Spring 2007 Issue Number 88
Is a monthly electronic newsletter which links current events and issues to the daily challenges faced by fire and emergency services managers. Current topics in the areas of leadership development, workplace diversity, change management, and conflict resolution will be discussed.
We hope that you find the information here useful and provocative.
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Annual Conference of Fire Service Women, April 25-29, 2007
Oakland, CA. Go to www.wfsi.org
for more information.
Fire Rescue International, August 23-25, 2007 Atlanta, GA. Linda Willing will be teaching several workshops at this conference, including a pre-conference seminar on Leading Diverse Teams. More information will be available here in coming months.
As I travel around the country, I frequently ask about what diversity issues organizations currently find most challenging. Lately I have found that more than race, more than gender, managers and leaders are saying, "Kids these days. They're not like us. They don't respect tradition. They don't want to pay their dues. They don't respect authority and rank the way we used to."
Of course, there is another side to this story. When asked, younger employees often express frustration that their skills and abilities are not valued or used in systems that value longevity above all. Younger people don't understand how someone can be in a position of leadership and be technologically illiterate. Many younger workers were raised to be more independent than other generations, and may not readily accept a role of being a support player. They may see some older workers as "dead wood" who would be better off moving on and making room for newer, younger workers.
Particular problems may arise when younger workers are promoted into positions to supervise their older counterparts. Younger supervisors may have a different management style and set different priorities in the workplace. They may define success differently and want to make more time for their personal lives along with work.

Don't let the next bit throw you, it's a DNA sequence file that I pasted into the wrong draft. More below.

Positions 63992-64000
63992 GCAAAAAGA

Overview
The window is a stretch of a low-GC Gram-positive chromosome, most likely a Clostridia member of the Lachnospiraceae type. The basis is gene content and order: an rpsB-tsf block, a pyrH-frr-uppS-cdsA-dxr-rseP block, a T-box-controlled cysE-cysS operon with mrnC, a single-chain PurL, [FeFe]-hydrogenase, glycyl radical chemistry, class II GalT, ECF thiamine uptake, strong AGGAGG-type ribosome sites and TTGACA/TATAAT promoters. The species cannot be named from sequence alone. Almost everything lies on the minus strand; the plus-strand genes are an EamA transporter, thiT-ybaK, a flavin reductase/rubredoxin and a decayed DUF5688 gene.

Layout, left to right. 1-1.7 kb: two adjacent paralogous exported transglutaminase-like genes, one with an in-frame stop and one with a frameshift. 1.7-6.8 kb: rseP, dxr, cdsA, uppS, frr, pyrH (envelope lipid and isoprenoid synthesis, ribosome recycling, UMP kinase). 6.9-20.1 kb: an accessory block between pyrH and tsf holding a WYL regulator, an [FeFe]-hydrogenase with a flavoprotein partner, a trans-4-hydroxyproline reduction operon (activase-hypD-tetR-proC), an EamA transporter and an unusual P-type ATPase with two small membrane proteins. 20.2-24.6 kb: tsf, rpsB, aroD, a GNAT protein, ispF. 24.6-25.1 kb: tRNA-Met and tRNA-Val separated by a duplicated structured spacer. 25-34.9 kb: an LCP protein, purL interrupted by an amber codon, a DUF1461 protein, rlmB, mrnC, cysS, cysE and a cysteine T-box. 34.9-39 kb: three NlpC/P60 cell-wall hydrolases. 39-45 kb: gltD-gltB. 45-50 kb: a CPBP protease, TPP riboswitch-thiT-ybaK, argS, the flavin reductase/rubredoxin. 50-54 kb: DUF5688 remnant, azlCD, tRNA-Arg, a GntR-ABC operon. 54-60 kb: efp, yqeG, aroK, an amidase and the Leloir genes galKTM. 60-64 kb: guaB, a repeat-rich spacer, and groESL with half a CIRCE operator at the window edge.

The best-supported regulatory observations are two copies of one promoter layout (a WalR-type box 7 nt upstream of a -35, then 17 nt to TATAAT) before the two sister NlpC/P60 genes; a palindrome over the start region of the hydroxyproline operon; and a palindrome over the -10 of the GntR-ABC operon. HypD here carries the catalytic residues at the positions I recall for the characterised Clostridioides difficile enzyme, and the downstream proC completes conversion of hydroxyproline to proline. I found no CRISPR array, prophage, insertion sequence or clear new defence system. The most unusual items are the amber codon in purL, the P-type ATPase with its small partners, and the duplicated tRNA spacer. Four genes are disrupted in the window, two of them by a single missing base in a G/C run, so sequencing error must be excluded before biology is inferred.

The key to good cross-generational relationships is mutual respect and a clear common mission. The fire service in the past has sometimes been rigid about accomplishing goals and refused to consider alternative methods, whether it be for pulling a hose line or managing interpersonal conflict. Diversity across generations is an organizational asset when everyone is ultimately on the same page with why they are there.
A few ground rules can help to make intergenerational workplaces more functional and harmonious. First, negative stereotypes, name calling and pigeon-holing based on age should be strictly prohibited. Leaders from the top down must set the example in this area. Even well-intentioned jokes can have a bad impact.
Second, all people within the organization should have the opportunity to try every role as long as they are willing to meet the requirements of the position. It is easy to channel people into specific roles based on their inherent characteristics, and this should be avoided for age as it should be avoided for race, gender and ethnicity.
However, skills that may be related to generational difference should be recognized and used. Most younger people grew up with computers, cell phones, PDAs, digital cameras and other technologies. Technological fluency is a valuable ability. Doing a skills and interests inventory among all employees is one way to identify areas of expertise that might not be readily apparent.
Most of all, communication makes the difference in developing cross-generational ties. Younger people may communicate differently from their elders, but they are often saying the same thing. Creating a workplace where everyone feels valued will go a long way toward minimizing conflicts that may arise from difference.
Source: The New York Times, November 26, 2006